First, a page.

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checked it with either the air force contract for corps of engineers. >> get back to us of that. >> absolutely. >> is that the news caused going to be able to be supported? >> i don't know since the afghan government cannot pay for their military i don't know they can pay for that cost that is almost $3 million a year to maintain that building. >> then that will be a white elephant? >> we will pay for that. >> would about of ministry of interior? >> we have a brand-new facility which we visited
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and that should be completed soon. at a cost of $100 million. >> on budget? >> no. i don't have those exact figures. >>. >> do we condition in the construction of these buildings on any accountability? >> not that i know of. that is the link the conversation but we did not have any conditionality so basically 2013 was an advocate but they think the
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construction started before. >>. >> i agree fully with that. if you have long conversations that have been replaced but it was the whole issue you cannot stop to give them guns or bullets but the shiny objects that the local official ones on condition. that was the approach to the conditionality. >> day you plan to go another round?
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civic dell happy to go briefly. >> this navy along a the alliance of suggestions the most vehicles now they can tell you where it is to shut it down to be recovered. it seems recuses save type of technology if it ends up in the hands of somebody we don't want to have that. that we have with every ford vehicle in the country right now. to see the enemy riding
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around in the vehicles the united states purchased. coming from 9800 with the personnel that is the plan. >> yes, sir,. >> 50% of men and women with the contractors. >> county will be higher over the next 11 months for men and women in uniform? are they predominantly from the united states or local? >> it is designed to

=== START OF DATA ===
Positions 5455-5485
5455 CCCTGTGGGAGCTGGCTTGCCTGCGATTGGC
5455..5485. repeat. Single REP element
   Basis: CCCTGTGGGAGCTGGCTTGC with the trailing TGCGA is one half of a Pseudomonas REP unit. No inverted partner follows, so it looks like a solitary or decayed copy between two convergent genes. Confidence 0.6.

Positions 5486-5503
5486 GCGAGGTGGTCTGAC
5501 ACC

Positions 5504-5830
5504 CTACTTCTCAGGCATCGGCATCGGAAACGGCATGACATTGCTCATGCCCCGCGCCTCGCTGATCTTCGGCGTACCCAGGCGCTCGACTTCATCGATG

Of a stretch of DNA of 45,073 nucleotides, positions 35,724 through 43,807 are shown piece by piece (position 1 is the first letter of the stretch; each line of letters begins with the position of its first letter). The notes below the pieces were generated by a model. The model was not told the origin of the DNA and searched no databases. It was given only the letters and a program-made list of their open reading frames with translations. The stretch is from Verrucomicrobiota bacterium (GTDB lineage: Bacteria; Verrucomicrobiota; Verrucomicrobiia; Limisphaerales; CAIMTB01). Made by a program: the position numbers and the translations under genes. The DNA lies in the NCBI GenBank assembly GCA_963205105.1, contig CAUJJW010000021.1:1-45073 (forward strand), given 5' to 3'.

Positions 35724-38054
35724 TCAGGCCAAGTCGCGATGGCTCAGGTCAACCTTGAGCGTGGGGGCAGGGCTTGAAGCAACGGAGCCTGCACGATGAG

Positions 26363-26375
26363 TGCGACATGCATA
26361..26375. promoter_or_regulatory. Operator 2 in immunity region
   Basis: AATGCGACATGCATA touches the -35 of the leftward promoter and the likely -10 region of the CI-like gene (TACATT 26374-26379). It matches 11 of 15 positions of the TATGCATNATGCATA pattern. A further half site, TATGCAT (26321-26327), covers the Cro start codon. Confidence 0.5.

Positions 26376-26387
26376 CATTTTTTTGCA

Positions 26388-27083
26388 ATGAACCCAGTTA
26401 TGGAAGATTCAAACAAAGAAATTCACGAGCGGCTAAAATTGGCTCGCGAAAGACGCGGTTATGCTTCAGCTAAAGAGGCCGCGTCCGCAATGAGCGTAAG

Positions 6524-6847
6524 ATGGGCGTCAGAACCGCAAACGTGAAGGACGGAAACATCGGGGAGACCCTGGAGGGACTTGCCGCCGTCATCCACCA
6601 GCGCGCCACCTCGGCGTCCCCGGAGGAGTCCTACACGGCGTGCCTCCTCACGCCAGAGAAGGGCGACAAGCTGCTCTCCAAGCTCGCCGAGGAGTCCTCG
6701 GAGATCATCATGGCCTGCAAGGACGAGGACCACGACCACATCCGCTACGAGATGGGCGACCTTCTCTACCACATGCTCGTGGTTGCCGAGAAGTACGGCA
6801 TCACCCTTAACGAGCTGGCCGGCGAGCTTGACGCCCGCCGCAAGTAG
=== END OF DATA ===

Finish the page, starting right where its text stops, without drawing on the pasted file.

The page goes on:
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accomplish the military in that assessment is to focus on that platform from the east to give us that capability and focus to advise and assist at the ministerial level if we think with the afghan air force are the national security forces that is exactly what we need also
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leverage contractors in the military assessment. >> but you understand the point? -- eight july down but we put others in the exact same job they're not necessarily carrying rifles. i think the soldiers who are flying it would point out is not who is trading the pilot to send the whole crew of back is just if we get it to you sooner or later.
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i don't have any further questions. >> one that many has raised is the fact that they have fallen short in terms of the aviation abilities with mr. scott to get the actual platform but it appears part of the problem is you deal with the population for the most part is illiterate. so whether or not to be too sophisticated for the population we tried to train to commandeer.
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>> bay are significant with the afghan air force needs how we should build that force that the government can afford. we do focus technical trading on the high end skills with aviation maintenance with the pile the date of that aircraft that will be necessary to operate the air force that they need that with the sophistication we try to support that system with contract did we in its -- maintenance also increasingly do the maintenance on their own.
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with those human capital shortages how we balance and plan for. >> congresswoman he made at a critical point that comes back to the resources that due to the lack of data we do not know right now how many personnel are literate the estimate is less than 30%. why? even though we spent $200 million in literacy training, they don't have the ability because they don't have the resources to measure the effectiveness
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that to see it has improved. the literacy program read tide that we lost all visibility but more importantly how many are still in the military? when we ask the questions we're not getting users because the resources are not there sieur onto a very important point do we have adequate resources to understand the capabilities? >> anybody else want to comment?